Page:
Understanding and managing thermally induced dynamics during assembly and use is essential as devices become increasingly integrated and miniaturized.
By Dave Fromm, Promex
Some complexities of integrating miniaturized components, such as microelectronics, into increasingly small medical devices are obvious. Examples include the precision required to position and align components with the requisite accuracy, or the identification of critical-to-function dimensions and methods that control and check assembly steps.
A more hidden and often overlooked complexity is the thermally induced dynamics that occur when producing assemblies at microscale.
Material choices and their related thermal processing requirements throughout the design, development, manufacturing and packaging of a medical device can make or break an integrated microelectronics assembly’s build, yield and function. Worse, if not understood or considered with appropriate significance, these decisions can ultimately lead to devasting results that affect the device’s launch date, performance and long-term reliability in the field.
Here are best practices for managing thermally promoted dynamics correctly the first time, ideally during the design stage, when there is more time and less risk to experiment, fail early, learn and make improvements to the device.
Materials and thermal expansion
Most integrated microelectronics devices are assembled with processes that use varying temperatures over a wide range. Solder reflows and thermal-cure adhesives are common adjoining methods.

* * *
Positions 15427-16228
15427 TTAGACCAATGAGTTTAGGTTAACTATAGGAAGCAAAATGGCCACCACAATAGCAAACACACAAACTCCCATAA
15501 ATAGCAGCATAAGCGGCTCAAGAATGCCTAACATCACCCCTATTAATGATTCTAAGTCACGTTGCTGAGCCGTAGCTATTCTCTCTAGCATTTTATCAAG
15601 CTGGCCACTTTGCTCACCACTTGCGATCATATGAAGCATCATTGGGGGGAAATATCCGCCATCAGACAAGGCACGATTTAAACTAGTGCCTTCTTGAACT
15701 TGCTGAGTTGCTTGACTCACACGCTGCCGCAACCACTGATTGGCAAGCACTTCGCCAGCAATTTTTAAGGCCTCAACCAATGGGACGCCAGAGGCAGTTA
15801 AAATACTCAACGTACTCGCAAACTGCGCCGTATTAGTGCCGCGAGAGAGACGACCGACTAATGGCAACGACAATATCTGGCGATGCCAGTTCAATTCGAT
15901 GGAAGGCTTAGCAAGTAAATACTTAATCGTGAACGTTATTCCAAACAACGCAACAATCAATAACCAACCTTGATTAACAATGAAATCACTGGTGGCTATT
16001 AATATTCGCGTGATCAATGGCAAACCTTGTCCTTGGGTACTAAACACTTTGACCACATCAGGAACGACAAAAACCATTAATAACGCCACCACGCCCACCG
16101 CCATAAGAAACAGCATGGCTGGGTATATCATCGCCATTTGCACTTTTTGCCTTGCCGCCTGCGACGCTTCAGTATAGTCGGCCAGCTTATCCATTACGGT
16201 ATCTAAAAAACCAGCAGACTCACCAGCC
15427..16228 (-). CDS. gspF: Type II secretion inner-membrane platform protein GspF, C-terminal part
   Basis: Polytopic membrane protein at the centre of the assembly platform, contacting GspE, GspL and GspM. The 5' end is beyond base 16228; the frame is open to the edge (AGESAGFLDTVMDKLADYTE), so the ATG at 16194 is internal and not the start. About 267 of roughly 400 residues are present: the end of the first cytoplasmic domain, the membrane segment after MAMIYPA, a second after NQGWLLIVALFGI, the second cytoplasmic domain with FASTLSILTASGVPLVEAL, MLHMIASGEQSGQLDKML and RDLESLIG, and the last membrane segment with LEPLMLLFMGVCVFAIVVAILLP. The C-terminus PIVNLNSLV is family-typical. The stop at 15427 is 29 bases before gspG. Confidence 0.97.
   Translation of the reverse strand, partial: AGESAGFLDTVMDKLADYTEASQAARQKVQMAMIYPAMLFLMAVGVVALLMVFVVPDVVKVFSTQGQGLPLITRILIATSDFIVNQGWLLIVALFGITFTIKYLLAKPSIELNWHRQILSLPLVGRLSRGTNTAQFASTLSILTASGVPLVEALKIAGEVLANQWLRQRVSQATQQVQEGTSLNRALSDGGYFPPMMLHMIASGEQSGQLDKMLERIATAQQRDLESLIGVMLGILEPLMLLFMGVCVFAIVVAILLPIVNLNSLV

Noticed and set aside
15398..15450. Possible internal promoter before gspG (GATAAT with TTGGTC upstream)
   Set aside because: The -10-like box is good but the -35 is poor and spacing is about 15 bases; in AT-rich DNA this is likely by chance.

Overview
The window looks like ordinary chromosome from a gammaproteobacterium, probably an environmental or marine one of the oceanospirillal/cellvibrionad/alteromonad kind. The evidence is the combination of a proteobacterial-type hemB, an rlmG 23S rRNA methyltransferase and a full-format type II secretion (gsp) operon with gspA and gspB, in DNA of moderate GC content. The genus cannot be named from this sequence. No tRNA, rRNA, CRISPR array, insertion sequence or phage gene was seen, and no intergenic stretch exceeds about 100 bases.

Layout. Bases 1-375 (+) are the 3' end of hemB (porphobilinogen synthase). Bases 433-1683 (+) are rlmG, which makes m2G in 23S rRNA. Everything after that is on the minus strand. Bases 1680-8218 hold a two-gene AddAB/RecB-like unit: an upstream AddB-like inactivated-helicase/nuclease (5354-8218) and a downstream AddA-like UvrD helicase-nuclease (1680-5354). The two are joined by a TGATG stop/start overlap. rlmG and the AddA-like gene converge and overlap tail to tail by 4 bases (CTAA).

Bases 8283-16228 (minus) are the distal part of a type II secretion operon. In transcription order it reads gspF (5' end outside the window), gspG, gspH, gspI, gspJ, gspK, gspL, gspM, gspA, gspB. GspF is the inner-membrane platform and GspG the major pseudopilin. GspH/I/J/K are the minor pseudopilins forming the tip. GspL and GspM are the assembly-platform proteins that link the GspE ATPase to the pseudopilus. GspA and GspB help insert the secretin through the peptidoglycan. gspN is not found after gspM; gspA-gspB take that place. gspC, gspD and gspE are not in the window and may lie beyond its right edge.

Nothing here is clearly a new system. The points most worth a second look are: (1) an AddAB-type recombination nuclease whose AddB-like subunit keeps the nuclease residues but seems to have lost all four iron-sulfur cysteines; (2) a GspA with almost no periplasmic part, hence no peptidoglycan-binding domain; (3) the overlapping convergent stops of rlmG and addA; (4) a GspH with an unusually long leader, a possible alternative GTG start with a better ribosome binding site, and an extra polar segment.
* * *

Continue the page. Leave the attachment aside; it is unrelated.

It is imperative to understand a bit of the fundamental physics of constituent materials within your device, namely their coefficient of thermal expansion (CTE), a measure of the fractional change in size of an object per degree change in temperature at constant pressure. Knowing how varying temperature induces variable dynamics within different materials is critical.
With very few exceptions, all materials expand in three dimensions with increased temperature. CTE describes the magnitude of expansion with temperature, typically expressed in units of parts-per-million per degree C (ppm/°C). It is important to make choices that ensure compatibility within the assembly and in use over time.
Common material classes for small devices incorporating microelectronics include:
- Low CTE (range 3-15 ppm/°C): Ceramic, silicon and metals